B6 Must pay: all costs relating to the goods from the time they have been delivered in accordance with A4;

[page 25]

where applicable, all costs for clearing the

all additional costs resulting from the buyer’s failure to clear the goods for import or to give notice on the time and point of receiving goods at the named terminal,

goods for export and transit through any country prior to delivery.

provided that the goods have been clearly identified as the contract goods; and where applicable, the costs for clearing the goods for import.

B7 Give the seller necessary notice on the A7 Give the buyer necessary notice to enable time and point of receiving the goods at the the buyer to take delivery of the goods. named terminal, if applicable. A8 Provide the buyer, at the seller’s expense, with a document enabling the buyer to take delivery of the goods. A9 Is responsible not only for the cost of necessary checking (such as checking, measuring, weighing and counting) and mandatory pre-shipment inspection, but also for appropriately marking and packaging the goods at its own expense in conformity with the contract, unless the usual practice of a particular trade does not require the goods concerned to be packaged.

B8 Must accept the delivery document as envisaged in A8.

B9 Is responsible for the costs of mandatory pre-shipment inspection, except for those mandated by the export country.

In the absence of a specific requirement, it is expected that the packaging will be adequate for the means of transport made known to the seller before the conclusion of the contract. A10 Must assist the buyer timely in obtaining all necessary documents and security-related information for importing and transporting the goods at the buyer’s request, risk and expense. The seller must reimburse the buyer for the latter’s costs and expenses in rendering assistance in obtaining documents and information under B10.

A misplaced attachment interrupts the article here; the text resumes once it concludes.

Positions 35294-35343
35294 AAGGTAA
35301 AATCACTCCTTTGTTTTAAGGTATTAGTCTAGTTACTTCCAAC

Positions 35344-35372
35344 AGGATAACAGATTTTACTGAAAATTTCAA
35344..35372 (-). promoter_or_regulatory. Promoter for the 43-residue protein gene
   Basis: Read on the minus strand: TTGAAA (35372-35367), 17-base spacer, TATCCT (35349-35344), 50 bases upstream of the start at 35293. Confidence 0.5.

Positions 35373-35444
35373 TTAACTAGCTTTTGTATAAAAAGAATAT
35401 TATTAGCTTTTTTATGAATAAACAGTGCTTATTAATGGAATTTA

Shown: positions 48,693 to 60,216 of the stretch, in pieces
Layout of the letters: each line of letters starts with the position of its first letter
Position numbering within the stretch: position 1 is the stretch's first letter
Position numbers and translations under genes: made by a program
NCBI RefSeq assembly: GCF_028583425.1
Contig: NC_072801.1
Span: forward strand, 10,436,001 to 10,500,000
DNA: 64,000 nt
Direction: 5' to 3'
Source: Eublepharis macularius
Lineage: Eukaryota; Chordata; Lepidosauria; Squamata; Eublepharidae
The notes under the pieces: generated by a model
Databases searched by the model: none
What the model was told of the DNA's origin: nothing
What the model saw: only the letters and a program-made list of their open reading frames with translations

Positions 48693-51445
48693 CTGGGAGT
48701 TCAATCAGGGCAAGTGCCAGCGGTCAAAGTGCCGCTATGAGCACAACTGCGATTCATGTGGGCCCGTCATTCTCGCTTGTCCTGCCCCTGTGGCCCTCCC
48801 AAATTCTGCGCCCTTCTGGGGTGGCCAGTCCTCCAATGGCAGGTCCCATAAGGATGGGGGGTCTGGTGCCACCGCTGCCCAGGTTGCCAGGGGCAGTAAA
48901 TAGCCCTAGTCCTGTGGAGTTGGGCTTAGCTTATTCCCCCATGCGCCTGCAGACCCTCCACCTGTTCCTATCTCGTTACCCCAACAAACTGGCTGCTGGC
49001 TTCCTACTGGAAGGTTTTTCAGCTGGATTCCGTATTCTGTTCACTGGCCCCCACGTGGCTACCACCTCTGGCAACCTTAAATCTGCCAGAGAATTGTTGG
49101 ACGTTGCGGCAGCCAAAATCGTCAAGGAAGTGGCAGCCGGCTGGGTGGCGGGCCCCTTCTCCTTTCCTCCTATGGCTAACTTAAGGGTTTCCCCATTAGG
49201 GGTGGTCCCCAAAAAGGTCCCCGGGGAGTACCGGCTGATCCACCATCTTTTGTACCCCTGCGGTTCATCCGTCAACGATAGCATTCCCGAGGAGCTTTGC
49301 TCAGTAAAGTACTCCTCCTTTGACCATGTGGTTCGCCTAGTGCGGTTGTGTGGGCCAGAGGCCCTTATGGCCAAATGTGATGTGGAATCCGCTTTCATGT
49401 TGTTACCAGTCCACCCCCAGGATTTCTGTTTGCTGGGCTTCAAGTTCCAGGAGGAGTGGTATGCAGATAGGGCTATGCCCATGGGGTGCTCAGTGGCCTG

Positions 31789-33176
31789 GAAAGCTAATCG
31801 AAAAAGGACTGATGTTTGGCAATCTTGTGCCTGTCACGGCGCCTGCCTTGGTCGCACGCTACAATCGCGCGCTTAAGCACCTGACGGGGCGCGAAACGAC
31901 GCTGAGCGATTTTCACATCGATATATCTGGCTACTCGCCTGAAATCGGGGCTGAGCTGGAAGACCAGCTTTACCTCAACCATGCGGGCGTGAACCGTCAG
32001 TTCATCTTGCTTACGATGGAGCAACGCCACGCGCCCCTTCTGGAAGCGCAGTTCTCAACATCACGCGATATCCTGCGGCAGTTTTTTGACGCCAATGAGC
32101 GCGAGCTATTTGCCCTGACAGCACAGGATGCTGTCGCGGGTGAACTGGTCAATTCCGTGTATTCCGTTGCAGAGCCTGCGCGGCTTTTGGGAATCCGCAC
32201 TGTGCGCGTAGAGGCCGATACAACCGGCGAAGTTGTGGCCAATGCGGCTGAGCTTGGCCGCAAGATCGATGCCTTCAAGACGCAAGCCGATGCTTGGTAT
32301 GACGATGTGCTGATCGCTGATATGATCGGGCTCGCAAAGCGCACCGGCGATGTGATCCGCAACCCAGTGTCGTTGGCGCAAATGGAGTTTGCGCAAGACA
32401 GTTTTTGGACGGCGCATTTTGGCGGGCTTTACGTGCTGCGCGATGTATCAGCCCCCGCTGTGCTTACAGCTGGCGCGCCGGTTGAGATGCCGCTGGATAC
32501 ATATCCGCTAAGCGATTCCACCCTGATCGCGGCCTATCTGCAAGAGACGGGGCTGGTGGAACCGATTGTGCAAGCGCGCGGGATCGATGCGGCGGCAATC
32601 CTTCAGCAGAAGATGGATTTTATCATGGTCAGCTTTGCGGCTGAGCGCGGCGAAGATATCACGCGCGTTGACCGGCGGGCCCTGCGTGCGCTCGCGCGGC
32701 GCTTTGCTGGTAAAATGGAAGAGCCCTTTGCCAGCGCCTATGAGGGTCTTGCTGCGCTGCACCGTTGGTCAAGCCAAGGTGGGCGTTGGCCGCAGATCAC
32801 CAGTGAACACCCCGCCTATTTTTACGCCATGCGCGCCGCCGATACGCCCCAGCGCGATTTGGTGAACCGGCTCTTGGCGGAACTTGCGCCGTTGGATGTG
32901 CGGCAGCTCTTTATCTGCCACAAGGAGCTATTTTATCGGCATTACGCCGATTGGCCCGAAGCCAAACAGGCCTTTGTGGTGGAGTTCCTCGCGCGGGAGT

B10 Must advise the seller of any securityrelated information so that the seller may comply with A10. Must reimburse the seller for all costs and expenses incurred under A10. Where applicable, at the seller’s request, risk and expense, provide to or render assistance in obtaining documents and security-related information requested by the seller for exporting and transporting the goods.

DAP — Delivered at Place DAP (insert named place of destination) Incoterms® 2010 1.25

The term, which suits all modes of transport, means that the seller

delivers the goods by placing the goods that are ready for unloading but not yet unloaded from the arriving means of transport at the disposal of the buyer at the named place of destination. As far as the mode of delivery is concerned, whether the goods have been unloaded from the arriving means of transport is the key difference between [page 26] the DAT term and DAP term. The seller bears all risks for bringing the goods to the named place or the specified point within the named place. Although the goods can be delivered when they are only ready for unloading, the cost for unloading the goods at the place of destination is usually borne by the seller unless the parties agree otherwise. Under the DAP term, the seller is responsible for clearing the goods for export, where applicable, but is not responsible for clearing the goods for import. By comparison, the DDP term requires the seller to clear the goods for import. The duties of the seller and buyer are summarised in the following table: The Seller